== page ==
(A brief digression on Stein family pet names: it strikes some people as odd that my parents would name their monkeys Emmett and Greg, just as it strikes some people as odd that our family dogs have been named, in order of appearance, Casper, Willy, and George. I assure you that the Stein family finds it even more odd that some people give their animals idiotic pet names like Fido, Spot, and Bonzo. Weve never discussed the matter amongst ourselves; we all just intuitively understand the fundamental rightness of giving pets normal people names, and we will get rather indignant on the issue if pressed.)
were terrible pets, and Ive never heard my parents express the slightest sentimentality toward either one of them. They were dirty and smelly, my mother assures me, and worse, they were constantly (here I quote) blowing each other. Now, this was the late 60s, and Emmett and Greg surely had a right to their own lifestyle choices, but you have to admit that this is not very attractive behavior in a pet. Imagine my poor parents trying to throw a dinner party for a professor while their two pet monkeys engage in acrobatic monkey sex on top of the credenza. Savor the image as I have.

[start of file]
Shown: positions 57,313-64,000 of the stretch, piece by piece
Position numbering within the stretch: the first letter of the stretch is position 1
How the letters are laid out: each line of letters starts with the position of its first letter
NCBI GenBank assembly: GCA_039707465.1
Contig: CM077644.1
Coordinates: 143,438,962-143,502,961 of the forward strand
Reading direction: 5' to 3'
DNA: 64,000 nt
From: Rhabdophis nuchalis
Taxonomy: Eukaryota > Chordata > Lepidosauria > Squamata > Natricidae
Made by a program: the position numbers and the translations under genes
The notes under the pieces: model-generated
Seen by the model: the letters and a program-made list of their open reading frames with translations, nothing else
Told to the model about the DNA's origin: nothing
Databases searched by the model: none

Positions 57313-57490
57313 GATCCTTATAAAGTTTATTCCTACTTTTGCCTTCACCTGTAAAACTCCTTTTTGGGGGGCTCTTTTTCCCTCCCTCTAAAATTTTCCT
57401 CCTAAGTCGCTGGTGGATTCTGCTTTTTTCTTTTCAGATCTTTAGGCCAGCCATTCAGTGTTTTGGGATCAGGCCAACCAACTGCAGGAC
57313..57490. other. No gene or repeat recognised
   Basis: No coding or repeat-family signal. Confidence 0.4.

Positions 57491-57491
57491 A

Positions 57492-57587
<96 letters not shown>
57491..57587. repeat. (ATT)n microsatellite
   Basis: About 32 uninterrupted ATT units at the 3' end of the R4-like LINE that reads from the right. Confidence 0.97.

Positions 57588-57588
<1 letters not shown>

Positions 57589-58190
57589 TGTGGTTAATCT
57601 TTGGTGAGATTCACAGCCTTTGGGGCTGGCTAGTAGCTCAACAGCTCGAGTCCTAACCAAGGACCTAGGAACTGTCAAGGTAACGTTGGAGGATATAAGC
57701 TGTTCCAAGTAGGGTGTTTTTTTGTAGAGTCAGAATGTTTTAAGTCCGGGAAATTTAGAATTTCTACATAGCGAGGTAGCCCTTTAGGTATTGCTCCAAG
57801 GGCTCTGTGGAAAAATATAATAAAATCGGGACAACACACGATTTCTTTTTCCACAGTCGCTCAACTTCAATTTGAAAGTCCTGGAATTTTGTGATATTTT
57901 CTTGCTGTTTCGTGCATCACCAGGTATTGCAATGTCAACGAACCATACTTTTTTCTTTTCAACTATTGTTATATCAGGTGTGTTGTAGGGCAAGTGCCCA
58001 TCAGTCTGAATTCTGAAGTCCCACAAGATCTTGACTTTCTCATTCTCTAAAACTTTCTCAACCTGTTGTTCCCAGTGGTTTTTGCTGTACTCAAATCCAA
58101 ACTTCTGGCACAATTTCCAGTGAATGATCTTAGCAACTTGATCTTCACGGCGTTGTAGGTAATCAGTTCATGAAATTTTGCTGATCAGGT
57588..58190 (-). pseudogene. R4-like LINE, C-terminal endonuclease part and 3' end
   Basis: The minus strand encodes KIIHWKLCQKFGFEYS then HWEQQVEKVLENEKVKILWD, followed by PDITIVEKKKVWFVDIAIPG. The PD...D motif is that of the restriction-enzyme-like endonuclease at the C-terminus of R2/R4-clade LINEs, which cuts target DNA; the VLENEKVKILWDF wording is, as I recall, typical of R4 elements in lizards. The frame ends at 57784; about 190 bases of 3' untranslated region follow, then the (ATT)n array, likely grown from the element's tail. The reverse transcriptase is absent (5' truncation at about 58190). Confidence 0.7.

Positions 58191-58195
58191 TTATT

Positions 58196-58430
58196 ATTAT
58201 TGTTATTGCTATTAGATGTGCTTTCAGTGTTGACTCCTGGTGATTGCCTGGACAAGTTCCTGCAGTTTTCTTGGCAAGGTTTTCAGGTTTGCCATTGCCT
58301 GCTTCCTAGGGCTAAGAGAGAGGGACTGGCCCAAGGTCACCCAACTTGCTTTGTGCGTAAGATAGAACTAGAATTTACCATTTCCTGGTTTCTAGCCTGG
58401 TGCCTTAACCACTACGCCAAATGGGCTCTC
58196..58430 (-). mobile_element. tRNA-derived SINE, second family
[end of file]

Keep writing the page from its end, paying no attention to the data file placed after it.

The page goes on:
–Adam Stein, “Glory Days”
I’m in New York. After five months of log-cabin isolation, I’m as hepped up as a two-year-old who got into the Smarties. This morning’s date: breakfast with international man of mystery Adam Stein, with whom I’ve been corresponding for about a year. He is already disappointed that my voicemails don’t sound like Shrek. To make up for it I’ll spend the subway ride practising a list of questions about monkey sex in a reinforced brogue.